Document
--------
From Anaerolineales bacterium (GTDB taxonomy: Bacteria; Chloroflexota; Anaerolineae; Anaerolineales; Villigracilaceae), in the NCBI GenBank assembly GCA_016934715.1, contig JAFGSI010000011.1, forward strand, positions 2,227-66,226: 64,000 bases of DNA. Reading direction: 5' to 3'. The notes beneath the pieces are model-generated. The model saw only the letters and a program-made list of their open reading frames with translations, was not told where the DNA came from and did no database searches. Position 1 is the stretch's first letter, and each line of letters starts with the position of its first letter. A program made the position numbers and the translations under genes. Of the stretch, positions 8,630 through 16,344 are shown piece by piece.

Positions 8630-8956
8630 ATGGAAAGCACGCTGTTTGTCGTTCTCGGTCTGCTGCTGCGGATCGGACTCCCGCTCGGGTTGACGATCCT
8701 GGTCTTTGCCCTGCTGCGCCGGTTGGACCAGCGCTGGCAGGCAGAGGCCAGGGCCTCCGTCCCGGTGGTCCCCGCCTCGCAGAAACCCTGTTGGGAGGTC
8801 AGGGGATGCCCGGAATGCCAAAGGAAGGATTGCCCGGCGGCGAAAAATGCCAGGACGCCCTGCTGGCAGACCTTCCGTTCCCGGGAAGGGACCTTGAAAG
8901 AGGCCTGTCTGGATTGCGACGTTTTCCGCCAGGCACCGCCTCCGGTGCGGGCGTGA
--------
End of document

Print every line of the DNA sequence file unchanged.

From Anaerolineales bacterium (GTDB taxonomy: Bacteria; Chloroflexota; Anaerolineae; Anaerolineales; Villigracilaceae), in the NCBI GenBank assembly GCA_016934715.1, contig JAFGSI010000011.1, forward strand, positions 2,227-66,226: 64,000 bases of DNA. Reading direction: 5' to 3'. The notes beneath the pieces are model-generated. The model saw only the letters and a program-made list of their open reading frames with translations, was not told where the DNA came from and did no database searches. Position 1 is the stretch's first letter, and each line of letters starts with the position of its first letter. A program made the position numbers and the translations under genes. Of the stretch, positions 8,630 through 16,344 are shown piece by piece.

Positions 8630-8956
8630 ATGGAAAGCACGCTGTTTGTCGTTCTCGGTCTGCTGCTGCGGATCGGACTCCCGCTCGGGTTGACGATCCT
8701 GGTCTTTGCCCTGCTGCGCCGGTTGGACCAGCGCTGGCAGGCAGAGGCCAGGGCCTCCGTCCCGGTGGTCCCCGCCTCGCAGAAACCCTGTTGGGAGGTC
8801 AGGGGATGCCCGGAATGCCAAAGGAAGGATTGCCCGGCGGCGAAAAATGCCAGGACGCCCTGCTGGCAGACCTTCCGTTCCCGGGAAGGGACCTTGAAAG
8901 AGGCCTGTCTGGATTGCGACGTTTTCCGCCAGGCACCGCCTCCGGTGCGGGCGTGA